A Critique Of Jordan Peterson

If you haven’t heard of Jordan Peterson by now, you may be living under the archetypal rock, low in the personality trait “openness” and your position in the dominance hierarchy could be threatened. If this makes sense to you, then you have most likely watched a number of his videos and most likely already have developed an opinion on his content. If not, this article will explain some of his thought as well as a critique of it.

Peterson’s God

If you haven’t, Peterson is primarily a psychologist, studying Evolutionary Psych and Jungian thought and so his interpretation of Politics, Religion, and lobsters (which he refers to in his 12 rules for life), is understood through this lens. Peterson believes in God, although he defines “It” as something like the greatest value, the highest possible aim. In Evolutionary Psych terms, he considers it the top of the dominance hierarchy, the “Golden Buddha”, the highest way of being to withstand the tragedy of life.

Here is where a Christian would have a seriously qualm. God is, the higest value, the aim of one’s life “the Good” (and beyond Goodness according to Dionysius the Aereopagite), but God is more than that. He is knowable, personal and came and “pitched his tent among us”- the mystery of the Incarnation. The Christian God takes on human form, lives among us and dies for us. God’s Love for man is deep and even absurd in the words of Evdokimov, a modern Russian Theologian.  Why would God tolerate all of human evil, become human, and be rejected and humiliated – the absurdity of His love. God is real, knowable, and died for us and not merely a transcendent first principle.

Peterson also seems to believe very strongly in the utility of belief in God both for society as a whole as well as the individual, In a debate with Matthew Dillahunty, he argues that God is a necessary requirement for the basis of an objective morality, an old argument drawing from Nietzsche and Dostoyevsky.  He seems best to be classified as an agnostic; when pressed on the issue in various interviews, he seems to respond with a sense of disappointment almost as if he wants to believe, but can find no reason why or how. Perhaps this is the reason for his popular appeal. He represents the attitude of our Post-Modern, cross-pressured society, longing for God, but plagued with doubt – Thomas before the Resurrection.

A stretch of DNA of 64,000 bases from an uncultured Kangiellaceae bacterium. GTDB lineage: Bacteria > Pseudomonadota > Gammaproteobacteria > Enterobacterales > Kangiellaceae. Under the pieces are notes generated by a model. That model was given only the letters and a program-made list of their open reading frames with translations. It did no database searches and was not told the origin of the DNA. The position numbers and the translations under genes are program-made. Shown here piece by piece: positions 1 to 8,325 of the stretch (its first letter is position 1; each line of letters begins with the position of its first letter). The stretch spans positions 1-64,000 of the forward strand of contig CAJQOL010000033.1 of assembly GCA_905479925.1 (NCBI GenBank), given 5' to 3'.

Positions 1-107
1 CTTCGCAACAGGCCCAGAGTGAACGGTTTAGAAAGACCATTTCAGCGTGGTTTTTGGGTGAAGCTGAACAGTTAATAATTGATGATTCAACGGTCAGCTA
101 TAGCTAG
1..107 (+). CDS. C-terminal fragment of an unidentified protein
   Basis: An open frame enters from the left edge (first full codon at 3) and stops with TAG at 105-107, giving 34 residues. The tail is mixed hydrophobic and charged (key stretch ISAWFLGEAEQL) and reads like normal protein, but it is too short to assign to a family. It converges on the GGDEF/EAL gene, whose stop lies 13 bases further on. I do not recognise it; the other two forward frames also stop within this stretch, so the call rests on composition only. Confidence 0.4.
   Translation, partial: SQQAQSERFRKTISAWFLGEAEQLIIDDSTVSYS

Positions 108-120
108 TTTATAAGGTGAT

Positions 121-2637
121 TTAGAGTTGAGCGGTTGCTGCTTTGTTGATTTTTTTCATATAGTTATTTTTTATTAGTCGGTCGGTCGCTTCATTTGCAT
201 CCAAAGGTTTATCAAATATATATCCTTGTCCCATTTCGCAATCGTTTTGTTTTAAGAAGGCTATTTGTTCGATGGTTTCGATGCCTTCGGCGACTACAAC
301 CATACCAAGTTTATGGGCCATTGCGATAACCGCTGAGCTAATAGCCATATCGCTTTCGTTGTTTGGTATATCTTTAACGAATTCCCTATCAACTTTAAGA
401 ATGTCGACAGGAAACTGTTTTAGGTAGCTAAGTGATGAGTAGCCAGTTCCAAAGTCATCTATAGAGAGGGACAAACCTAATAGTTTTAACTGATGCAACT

Peterson’s Christianity

Peterson interestingly considers himself a Christian as well. Although, He also considers Sam Harris a Christian, which certainly would raise questions among anyone who has ever encountered Harris’ work. Nevertheless, he considers both himself and Harris Christians because they are working and thinking in the Juedo-Christian tradition. They don’t argue for a might-makes-right morality of earlier pagan societies, but they believe in a truth, a logos, and advocate for free speech; products of Judeo-Christian society.

When commenting on the Old Testament, Peterson shows his remarkable speaking ability mixed with a strong knowledge of world mythology and psycho-analytic analysis. I personally really enjoy his deep enthusiasm and while some Christians may object to this, considering it a modern interpretation, Peterson’s interpretive lens resembles the early Church Fathers in certain ways. In general, the Church fathers see the Old Testment in three levels, the literal, the moral, and the spiritual. Peterson seems to argue for a moral and spiritual/psychological reading. The early Church Fathers saw Christ as the Archetype of the Old Testament, which means that they saw the events of the Hebrew Bible as foreshadowing Jesus’ life. Jonah in the belly of the whale for three days foreshadows Christ in the tomb. Joseph being sold into slavery and becoming Pharaoh represents Christ dying and rising again as God. The early commentators also see these stories as addressing our suffering. Joseph, despite being sold into slavery rises to become Pharaoh because of his trust in God and we should do the same.

Peterson instead sees psychological insight and archetypal themes present across cultures, drawing on world mythology. While a Christian would be skeptical of certain of these claims, taking them with a grain of salt (or many grains of salt), he advocates for a deeper reading of Biblical texts beyond a fundamentalist approach as well as that of a dismissing skeptic.

On the Whole

On the whole I think Jordan Peterson is a strong positive force in the serious discussion of  religion in the public sphere. I think Peterson advocates for a serious examination of Religion, God, and meaning that has been largely overlooked by our culture. A due point of criticism of Peterson is that he seems to be taken up by (although not actively supporting) Right wingers like Steven Crowder and Milo Yiannopoulos who have nothing to do with Christ or the Gospel. Effectively, Peterson allows these people to consider themselves “Christians” without changing their lives at all. While he shares Crowder and Yiannopoulos’ criticism of the Progressive movement’s identity politics, P.C culture (heck, even Slavoj Zizek doesn’t like P.C culture), I think Peterson could do more to criticize these types. Overall, I think a thoughtful listener will find something very compelling about his talks. It will certainly be interesting to see the effects his work will create both in this generation as well as the future.


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